Thursday, May 6, 2010

Goodbye TT2, Hello VUN


Last week I said goodbye to my Ducati TT2 and Triumph 675 Daytona. My beautiful TT2 was sold, the Daytona gave me four months of fantastic riding and is now in storage for the New Zealand winter.

This week I returned to Northern Europe and I'm getting reacquainted with my VUN. My first ride involved pushing her three city blocks from the garage to my apartment. It was a cold winter here and the lightweight Lithium Ferrous battery I installed last year was dead flat. At one point I attempted bump starting it down a gentle slope.

A bump-start technique for 650 singles:
  1. Find a gentle slope, or a steep slope. Not too steep or you will loose traction on the rear wheel. Remember that if it doesn't start you will have to push it back up.
  2. Put the bike into 3rd gear. This lowers the amount of engine breaking so your rear wheel doesn't lock up.
  3. Rotate the engine until the piston is just before top dead center. This ensures that the engine will be ready to fire as soon as it starts turning. This requires a bit of feel... top dead center is the point of maximum compression.
  4. Turn off the lights, check the kill switch (important), and turn on the ignition.
  5. Sacrifice a chicken (optional).
  6. Still in 3rd gear, pull in the clutch and run beside the bike, get up to your maximum running speed. 
  7. Jump onto the seat (side saddle style). At the moment your ass slams onto the seat, let out the clutch and pray to the gods of speed. Timing is important here. You want to put as much weight as possible onto the back wheel before letting out the clutch. This requires a bit of balance, do not fall down, with any (lots of) luck it will start. 
Slamming your weight onto the seat helps to prevent the back wheel from sliding. If this happens, don't panic, just pull the clutch back in. If you still have enough speed and are still going down hill then throw your leg over the seat and stand on the pegs. Now push all your weight on the pegs (start to fall onto the seat then stop the fall with your legs). Let out the clutch again when there is maximum weight on the back wheel.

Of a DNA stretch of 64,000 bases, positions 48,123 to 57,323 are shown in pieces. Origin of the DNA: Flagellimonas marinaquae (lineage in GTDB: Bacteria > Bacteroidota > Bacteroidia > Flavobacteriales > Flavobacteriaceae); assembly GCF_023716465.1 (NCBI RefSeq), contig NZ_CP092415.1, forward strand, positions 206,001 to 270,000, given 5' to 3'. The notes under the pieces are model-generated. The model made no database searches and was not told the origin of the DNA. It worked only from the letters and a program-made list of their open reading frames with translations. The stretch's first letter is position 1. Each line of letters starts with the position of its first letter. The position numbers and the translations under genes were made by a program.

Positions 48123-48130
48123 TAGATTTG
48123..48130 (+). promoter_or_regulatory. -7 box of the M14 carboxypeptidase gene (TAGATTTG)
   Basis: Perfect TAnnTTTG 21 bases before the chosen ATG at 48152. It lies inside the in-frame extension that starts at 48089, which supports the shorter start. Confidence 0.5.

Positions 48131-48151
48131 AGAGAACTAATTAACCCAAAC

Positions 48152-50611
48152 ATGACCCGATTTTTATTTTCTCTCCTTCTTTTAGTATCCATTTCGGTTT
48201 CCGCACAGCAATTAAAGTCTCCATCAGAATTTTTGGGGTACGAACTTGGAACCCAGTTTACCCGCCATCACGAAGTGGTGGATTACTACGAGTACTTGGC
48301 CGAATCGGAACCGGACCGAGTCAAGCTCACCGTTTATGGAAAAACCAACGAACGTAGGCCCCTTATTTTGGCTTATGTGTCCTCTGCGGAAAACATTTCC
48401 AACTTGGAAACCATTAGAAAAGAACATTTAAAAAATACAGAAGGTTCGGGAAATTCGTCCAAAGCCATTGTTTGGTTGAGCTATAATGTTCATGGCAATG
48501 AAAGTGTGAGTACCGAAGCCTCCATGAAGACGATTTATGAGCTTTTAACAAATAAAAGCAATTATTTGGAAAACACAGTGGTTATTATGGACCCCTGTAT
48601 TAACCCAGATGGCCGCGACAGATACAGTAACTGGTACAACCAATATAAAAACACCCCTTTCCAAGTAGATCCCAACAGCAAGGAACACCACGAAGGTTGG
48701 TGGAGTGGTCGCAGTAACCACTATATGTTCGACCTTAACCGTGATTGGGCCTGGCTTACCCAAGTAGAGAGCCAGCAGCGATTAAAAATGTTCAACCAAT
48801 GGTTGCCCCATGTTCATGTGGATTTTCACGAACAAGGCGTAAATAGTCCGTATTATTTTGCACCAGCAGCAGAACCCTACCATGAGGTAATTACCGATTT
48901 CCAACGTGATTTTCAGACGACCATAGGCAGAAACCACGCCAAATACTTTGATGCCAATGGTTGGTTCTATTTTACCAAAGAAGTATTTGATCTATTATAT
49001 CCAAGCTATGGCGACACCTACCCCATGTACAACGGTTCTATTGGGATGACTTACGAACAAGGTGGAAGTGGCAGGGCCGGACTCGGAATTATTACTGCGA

Bump starting a VUN on your own is pretty difficult but I managed to start mine. Unfortunately, after riding about 20 meters I had to stop at an intersection and the engine died (I was now at the bottom of the hill). That was my first short ride on the VUN for 2010.



Here is a short list of what makes my VUN different from the standard model:
  • Marvic magnezium wheels,
  • Breaking "wave" front & rear disks,
  • Ohlins rear shock absorber,
  • Racing "sterio" lightweight radiators,
  • LSL clip-on handlebars,
  • Lightweight Speedcell lithium iron battery (now fully charged),
  • High-flow air filters, free flowing headers pipes (no catalytic converters),
  • Rizoma LED indicators,
  • Rizoma mirrors,
  • Custom paint.
This year will bring another series of modifications starting by replacing the rear subframe with a lightweight alloy one. As ever, the goal is to reduce weight, improve handling and (less importantly) increase power.

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